Paris 8 University
2, rue de la Liberté – 93526 Saint-Denis
Room A444 (Building A, 4th floor)

Research in progress: Amir Kianpour (LLCP-Paris 8)

About 40 years ago, when the Iranians revolted and brought down the Shah, the prevailing perception of time was different. At that time, the Iranian revolutionaries were considering themselves the first wagon of the train of world history.
The revolution in Iran took place in 1979, even though the age of revolutions (the age of the extremes, according to Eric Hobsbawm) already seemed to belong to the past. The Iranians experienced their greatest historical event, on the eve of the so-called "end of history." From another point of view and with a different vocabulary, we could say state capitalism has experienced significant growth in Iran (from the early 1970s until the early 1990s), even as capitalism centered on State had already declined in the world.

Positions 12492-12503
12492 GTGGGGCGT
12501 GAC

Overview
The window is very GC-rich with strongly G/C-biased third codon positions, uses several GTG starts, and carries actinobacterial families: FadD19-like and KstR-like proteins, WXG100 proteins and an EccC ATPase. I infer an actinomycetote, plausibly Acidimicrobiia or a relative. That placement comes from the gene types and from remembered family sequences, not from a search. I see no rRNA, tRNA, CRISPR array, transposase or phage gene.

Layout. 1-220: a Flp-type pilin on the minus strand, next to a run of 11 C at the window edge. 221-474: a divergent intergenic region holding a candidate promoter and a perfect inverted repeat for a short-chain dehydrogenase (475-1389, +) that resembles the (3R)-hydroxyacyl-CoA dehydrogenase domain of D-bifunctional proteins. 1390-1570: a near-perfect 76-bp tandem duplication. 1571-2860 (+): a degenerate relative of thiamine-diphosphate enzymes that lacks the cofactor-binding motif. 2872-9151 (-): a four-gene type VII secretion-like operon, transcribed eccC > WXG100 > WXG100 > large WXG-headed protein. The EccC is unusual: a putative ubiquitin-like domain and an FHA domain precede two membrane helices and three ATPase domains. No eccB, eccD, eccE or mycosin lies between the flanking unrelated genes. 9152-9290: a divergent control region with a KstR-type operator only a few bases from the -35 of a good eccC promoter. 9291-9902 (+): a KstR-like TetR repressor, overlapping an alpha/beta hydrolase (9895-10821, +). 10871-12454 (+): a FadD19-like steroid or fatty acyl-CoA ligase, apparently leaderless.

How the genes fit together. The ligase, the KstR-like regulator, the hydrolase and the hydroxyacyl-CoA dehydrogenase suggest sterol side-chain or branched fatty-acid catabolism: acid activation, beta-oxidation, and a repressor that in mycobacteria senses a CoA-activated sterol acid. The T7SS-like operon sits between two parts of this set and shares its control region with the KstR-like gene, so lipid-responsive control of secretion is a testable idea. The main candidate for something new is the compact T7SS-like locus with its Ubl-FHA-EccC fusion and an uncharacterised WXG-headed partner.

These non-synchronisms with the "world" are corresponding with non-synchronicities, and a collision of temporalities and temporal heterogeneities within the very heart of Iranian society. Iran is only in part, relativly to all what it engage in terms of synchronism, globalized.
Globalization, or globalized capitalism (and the abstraction that imposes itself on social reality - its real abstraction), is the context or the very condition of the experience of non-synchronism. Heterochronicities can not be understood conceptually, without referring to a process of synchronization - which could be named, depending on the context and the theoretical approach, modernity, capitalism or globalization.

October 24th, 2017 from 15:00 to &8:00 at Paris 8 University – Room A444.